All you sacredly preserved
With your strong, male love…

If you don’t want to give away
To a German with his black gun
Your house, your mother, your wife – 
All that’s yours as a native son – 
No:  No one will save your land
If you don’t save it from the worst.
No:  No one will kill this foe,
If you don’t kill him first.
And until you have killed him, don’t
Talk about your love – and
Call the house where you lived your home,
Or the land where you grew up your land.

If your brother killed a German, 
If your neighbour killed one too,
It’s your brother’s and neighbour’s vengeance,
And it’s no revenge for you.

You can’t sit behind another
Letting him fire your shot.
If your brother kills a German,
He’s a soldier; you are not.
So kill that German so he
Will lie on the ground’s backbone,
So the funeral wailing will be
In his house, not in your own.
He wanted it so – It’s his guilt – 
Let his house burn up, and his life.
Let his woman become a widow;
Don’t let it be your wife.
Don’t let your mother tire from tears;
Let the one bore him bear the pain,
Don’t let it be yours, but his
Family who will wait in vain.

So kill at least one of them
And as soon as you can.  Still
Each one you chance to see!
Kill him! Kill him! Kill!

18 July 1942

АЛЕКСЕЙ АЛЕКСАНДРОВИЧ СУРКОВ (1899-1983)

Surkov, poet and war correspondent, wrote this love poem for his wife after breaking through an encirclement in 1941. In 1942, the composer Konstantin Listov put it to music. It was published, picked up by the soldiers, and became one of the most popular songs of the War. 

В землянке

Софье Кревс

Бьется в тесной печурке огонь,
На поленьях смола, как слеза.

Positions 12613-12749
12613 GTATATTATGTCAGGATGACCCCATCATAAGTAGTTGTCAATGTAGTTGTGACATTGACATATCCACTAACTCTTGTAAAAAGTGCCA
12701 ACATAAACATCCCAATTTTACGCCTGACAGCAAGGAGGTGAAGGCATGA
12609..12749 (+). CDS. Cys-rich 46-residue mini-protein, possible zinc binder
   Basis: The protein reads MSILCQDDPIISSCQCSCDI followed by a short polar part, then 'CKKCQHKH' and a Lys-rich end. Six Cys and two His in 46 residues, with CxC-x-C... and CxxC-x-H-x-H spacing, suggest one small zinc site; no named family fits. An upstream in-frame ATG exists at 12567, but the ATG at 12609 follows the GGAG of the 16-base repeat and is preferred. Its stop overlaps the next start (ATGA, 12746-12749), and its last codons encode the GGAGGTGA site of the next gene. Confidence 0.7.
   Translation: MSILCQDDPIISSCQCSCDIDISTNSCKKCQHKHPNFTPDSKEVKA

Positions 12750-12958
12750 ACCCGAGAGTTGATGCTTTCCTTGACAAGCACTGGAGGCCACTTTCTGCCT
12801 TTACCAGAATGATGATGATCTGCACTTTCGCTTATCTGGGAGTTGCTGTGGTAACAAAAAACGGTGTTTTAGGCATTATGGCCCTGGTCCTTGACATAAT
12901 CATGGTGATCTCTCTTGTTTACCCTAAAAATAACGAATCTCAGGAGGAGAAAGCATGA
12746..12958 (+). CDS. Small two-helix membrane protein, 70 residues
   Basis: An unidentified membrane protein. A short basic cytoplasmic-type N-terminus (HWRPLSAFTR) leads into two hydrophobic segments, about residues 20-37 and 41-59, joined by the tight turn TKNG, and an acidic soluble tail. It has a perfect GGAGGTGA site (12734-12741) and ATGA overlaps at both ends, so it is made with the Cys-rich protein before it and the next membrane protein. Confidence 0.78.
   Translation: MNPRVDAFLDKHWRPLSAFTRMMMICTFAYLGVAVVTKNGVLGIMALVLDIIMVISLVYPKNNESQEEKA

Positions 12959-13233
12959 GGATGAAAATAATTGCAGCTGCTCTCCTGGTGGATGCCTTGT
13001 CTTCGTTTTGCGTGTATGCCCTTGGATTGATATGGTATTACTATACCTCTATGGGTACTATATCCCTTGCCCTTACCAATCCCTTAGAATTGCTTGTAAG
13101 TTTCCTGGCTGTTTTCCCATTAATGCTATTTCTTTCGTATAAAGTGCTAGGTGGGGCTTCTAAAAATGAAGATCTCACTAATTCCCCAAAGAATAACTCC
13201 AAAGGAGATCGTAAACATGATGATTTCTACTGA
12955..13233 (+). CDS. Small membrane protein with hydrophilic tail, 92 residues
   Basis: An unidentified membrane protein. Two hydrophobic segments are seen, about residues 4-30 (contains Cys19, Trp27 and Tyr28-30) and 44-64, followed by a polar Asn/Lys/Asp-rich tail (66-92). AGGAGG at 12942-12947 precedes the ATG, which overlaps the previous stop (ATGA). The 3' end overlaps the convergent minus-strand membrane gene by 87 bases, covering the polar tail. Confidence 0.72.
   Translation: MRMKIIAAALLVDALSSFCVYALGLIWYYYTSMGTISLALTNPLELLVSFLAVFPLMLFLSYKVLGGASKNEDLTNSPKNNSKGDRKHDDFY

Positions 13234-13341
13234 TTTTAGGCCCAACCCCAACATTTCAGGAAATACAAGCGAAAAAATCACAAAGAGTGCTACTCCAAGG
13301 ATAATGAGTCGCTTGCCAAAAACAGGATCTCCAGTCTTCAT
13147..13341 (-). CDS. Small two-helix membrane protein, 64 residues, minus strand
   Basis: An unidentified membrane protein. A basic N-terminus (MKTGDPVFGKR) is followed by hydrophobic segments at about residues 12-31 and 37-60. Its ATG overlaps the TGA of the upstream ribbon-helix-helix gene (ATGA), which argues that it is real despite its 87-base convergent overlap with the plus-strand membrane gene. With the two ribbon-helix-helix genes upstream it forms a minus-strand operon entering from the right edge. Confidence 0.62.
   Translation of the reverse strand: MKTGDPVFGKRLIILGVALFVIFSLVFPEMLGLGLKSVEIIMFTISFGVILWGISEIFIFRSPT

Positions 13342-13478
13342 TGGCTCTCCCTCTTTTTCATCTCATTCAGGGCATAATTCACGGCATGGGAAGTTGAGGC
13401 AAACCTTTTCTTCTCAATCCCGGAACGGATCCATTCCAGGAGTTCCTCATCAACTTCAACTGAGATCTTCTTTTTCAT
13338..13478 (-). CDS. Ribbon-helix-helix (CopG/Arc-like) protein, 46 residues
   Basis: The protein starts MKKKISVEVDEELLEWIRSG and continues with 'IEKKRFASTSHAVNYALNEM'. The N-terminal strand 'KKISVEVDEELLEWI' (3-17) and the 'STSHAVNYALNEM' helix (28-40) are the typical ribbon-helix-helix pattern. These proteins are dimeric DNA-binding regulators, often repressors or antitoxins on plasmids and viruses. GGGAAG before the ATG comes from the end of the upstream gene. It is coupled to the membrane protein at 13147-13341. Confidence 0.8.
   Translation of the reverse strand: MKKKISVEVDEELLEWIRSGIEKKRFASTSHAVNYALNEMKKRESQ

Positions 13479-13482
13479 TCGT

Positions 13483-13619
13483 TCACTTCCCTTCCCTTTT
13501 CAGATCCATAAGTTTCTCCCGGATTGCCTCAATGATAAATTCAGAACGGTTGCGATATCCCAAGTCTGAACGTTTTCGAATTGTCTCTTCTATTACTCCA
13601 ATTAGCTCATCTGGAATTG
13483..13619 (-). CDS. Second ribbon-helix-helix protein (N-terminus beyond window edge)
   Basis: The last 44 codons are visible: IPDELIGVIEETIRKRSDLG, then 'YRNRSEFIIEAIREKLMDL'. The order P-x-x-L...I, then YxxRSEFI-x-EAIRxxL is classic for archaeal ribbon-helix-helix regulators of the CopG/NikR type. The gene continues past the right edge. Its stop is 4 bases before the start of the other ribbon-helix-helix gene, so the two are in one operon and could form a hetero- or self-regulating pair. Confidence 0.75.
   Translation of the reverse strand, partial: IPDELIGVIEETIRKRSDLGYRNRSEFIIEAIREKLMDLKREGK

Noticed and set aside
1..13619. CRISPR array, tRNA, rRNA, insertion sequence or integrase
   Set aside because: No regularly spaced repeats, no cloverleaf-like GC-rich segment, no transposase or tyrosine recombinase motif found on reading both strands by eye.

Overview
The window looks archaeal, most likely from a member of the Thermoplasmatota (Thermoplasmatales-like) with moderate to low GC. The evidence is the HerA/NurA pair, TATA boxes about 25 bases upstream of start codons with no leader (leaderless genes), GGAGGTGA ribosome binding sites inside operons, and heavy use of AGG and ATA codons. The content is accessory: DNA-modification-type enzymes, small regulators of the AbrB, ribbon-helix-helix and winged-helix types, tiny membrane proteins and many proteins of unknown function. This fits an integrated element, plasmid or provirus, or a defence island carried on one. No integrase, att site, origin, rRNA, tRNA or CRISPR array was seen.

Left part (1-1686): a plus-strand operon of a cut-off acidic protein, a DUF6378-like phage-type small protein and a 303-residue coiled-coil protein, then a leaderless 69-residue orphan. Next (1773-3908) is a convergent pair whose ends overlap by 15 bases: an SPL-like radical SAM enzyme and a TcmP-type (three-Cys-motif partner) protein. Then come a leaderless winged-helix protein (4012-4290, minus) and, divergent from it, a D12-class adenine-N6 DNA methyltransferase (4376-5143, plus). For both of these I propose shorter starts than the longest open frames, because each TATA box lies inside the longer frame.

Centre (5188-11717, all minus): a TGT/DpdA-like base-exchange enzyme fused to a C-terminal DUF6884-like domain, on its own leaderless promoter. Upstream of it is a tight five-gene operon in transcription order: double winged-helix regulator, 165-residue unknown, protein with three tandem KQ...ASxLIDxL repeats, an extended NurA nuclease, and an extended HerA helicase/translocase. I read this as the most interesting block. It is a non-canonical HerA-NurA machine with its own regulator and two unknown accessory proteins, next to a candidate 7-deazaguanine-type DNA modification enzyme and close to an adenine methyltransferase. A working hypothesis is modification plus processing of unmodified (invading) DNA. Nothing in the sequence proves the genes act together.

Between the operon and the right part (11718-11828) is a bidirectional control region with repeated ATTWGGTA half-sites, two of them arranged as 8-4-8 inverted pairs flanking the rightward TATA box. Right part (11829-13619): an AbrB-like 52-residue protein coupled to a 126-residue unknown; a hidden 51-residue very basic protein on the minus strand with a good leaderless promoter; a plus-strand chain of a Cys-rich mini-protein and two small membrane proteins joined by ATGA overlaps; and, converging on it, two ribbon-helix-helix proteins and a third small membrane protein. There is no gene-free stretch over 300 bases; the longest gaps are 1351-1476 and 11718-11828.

И поет мне в землянке гармонь
Про улыбку твою и глаза.

Про тебя мне шептали кусты
В белоснежных полях под Москвой.
Я хочу, чтобы слышала ты,
Как тоскует мой голос живой.

Ты сейчас далеко, далеко,
Между нами снега и снега...
До тебя мне дойти нелегко,
А до смерти – четыре шага.

Пой, гармоника, вьюге назло,
Заплутавшее счастье зови.
Мне в холодной землянке тепло
От моей негасимой любви.

1941

ALEXEY SURKOV (1899-1983)

The ever-vigilant Soviet war censors took issue with the words ‘just four steps divide me from death,’ as being too defeatist, and destroyed the entire 1942 run of the song’s recording.  They subsequently tried to change the offending line, but everyone knew the words and sang it as it was written.

In the Dugout

to Sofia Krevs

Restless flames twist and toss in the stove,
Resin shines on the wood like a tear,
And accordion sings about love,
And your eyes and your smile reappear.

Bushes whispered about you to me
In the snowfields near Moscow, near home.
Ah, my love, if it only could be,
If you heard me here singing alone!

You are far, far away at this hour –
Snows between us and winter’s hard breath,
To rejoin you is not in my power,
Though just four steps divide me from death.

Sing, accordion, scorning the storm,
Call back joy, drive off sorrow and doubt.
In the cold of the dugout I’m warm,
For the fire of our love won’t go out.

1941

ИЛЬЯ ГРИГОРЬЕВИЧ ЭРЕНБУРГ (1891-1967)

Ehrenburg, already an internationally famous writer, poet, essayist, became one of the most important Soviet war correspondents, the author of much-anticipated and much-loved articles that raised troop morale, both for the military newspapers and civilian press. Hitler promised to have Ehrenburg hanged, declaring him Germany’s worst enemy.  

Возмездие

Она лежала у моста. Хотели немцы 
Ее унизить. Но была та нагота, 
Как древней статуи простое совершенство, 
Как целомудренной природы красота. 
Ее прикрыли, понесли. И мостик шаткий 
Как будто трепетал под ношей дорогой. 
Бойцы остановились, молча сняли шапки, 
И каждый понимал, что он теперь – другой. 
На Запад шел судья. Была зима как милость, 
Снега в огне и ненависти немота. 
Судьба Германии в тот мутный день решилась 
Над мертвой девушкой, у шаткого моста. 
  
1942

ILYA EHRENBURG (1891-1967)

In 1942, Soviet forces began to retake some of the territories previously occupied by the German army. According to those who witnessed it, the devastation they found fueled their hatred of the enemy and their resolve more than any military orders or any exhortations of the army’s political officers.

Retribution